Organizational Communication

What Is Organizational Communication?

There is broad general agreement that well-developed communication skills are essential to personal effectiveness in organizations or, at least, in managerial, professional, and leadership positions. — (Muner, 2002)

Organizational communication involves the composite of two multifaceted concepts: organization and communication.Opens in new window

Both terms have been defined in various ways, but for purpose of this entry,

Organizational communication may be broadly defined as the communication primarily concerned with the content, structure, and process of human interaction through language and other symbols in day-to-day organizational activities. It fulfils various functions including information dissemination, control, persuasion and integration.

Basically, organizational communication is communication within the organization, often consists in the collective and interactive process of generating and interpreting messages.

The concept of message, here in its broadest sense, refers to a compilation of information—whether visual, verbal, or numerical—that can be written (and read), created as images (and seen or felt), spoken (and heard), video recorded (and seen, heard, and/or read), digitally analyzed (and interpreted), and so forth.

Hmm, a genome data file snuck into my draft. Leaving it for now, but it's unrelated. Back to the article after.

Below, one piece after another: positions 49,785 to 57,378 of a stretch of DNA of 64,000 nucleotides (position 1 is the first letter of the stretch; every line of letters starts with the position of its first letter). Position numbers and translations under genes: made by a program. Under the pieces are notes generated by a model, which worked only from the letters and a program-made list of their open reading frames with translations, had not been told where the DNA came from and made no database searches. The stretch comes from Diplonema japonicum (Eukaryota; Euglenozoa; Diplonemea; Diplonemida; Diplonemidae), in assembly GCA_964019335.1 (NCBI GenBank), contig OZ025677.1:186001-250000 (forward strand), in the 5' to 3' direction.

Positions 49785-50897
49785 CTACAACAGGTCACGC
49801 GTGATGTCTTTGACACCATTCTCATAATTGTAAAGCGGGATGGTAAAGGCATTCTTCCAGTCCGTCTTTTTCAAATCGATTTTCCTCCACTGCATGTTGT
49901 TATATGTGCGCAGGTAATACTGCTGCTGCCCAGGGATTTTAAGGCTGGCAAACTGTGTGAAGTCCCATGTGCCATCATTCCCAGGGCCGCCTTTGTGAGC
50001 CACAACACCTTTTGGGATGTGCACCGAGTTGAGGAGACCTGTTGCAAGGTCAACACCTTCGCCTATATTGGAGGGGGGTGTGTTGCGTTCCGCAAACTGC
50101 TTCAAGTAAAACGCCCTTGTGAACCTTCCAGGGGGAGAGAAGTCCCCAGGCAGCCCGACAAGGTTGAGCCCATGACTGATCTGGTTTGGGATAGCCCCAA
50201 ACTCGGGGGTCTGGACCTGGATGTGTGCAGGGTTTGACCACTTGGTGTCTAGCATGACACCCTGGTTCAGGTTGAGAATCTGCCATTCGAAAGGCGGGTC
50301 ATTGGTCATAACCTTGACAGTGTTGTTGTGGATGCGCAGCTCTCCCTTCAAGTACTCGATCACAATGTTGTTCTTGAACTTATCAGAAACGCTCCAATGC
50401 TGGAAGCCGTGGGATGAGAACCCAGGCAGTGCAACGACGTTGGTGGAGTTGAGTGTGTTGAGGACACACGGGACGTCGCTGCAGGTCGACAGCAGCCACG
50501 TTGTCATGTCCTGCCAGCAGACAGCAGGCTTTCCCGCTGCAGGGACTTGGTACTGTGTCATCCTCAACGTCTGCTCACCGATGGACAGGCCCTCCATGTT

Organizational communication essentially serves to provide members of the organization with information needed to function effectively on the work itself (such as organizational goals, procedures and rules), organizational successes (such as benefits and work standards) and the socio-economic standing of the organization as a whole.

The study of organizational communication thus provides a basis for understanding virtually every human process that occurs in organizations.

In our next entry, we look at the networks and direction of communication within the organizationOpens in new window.

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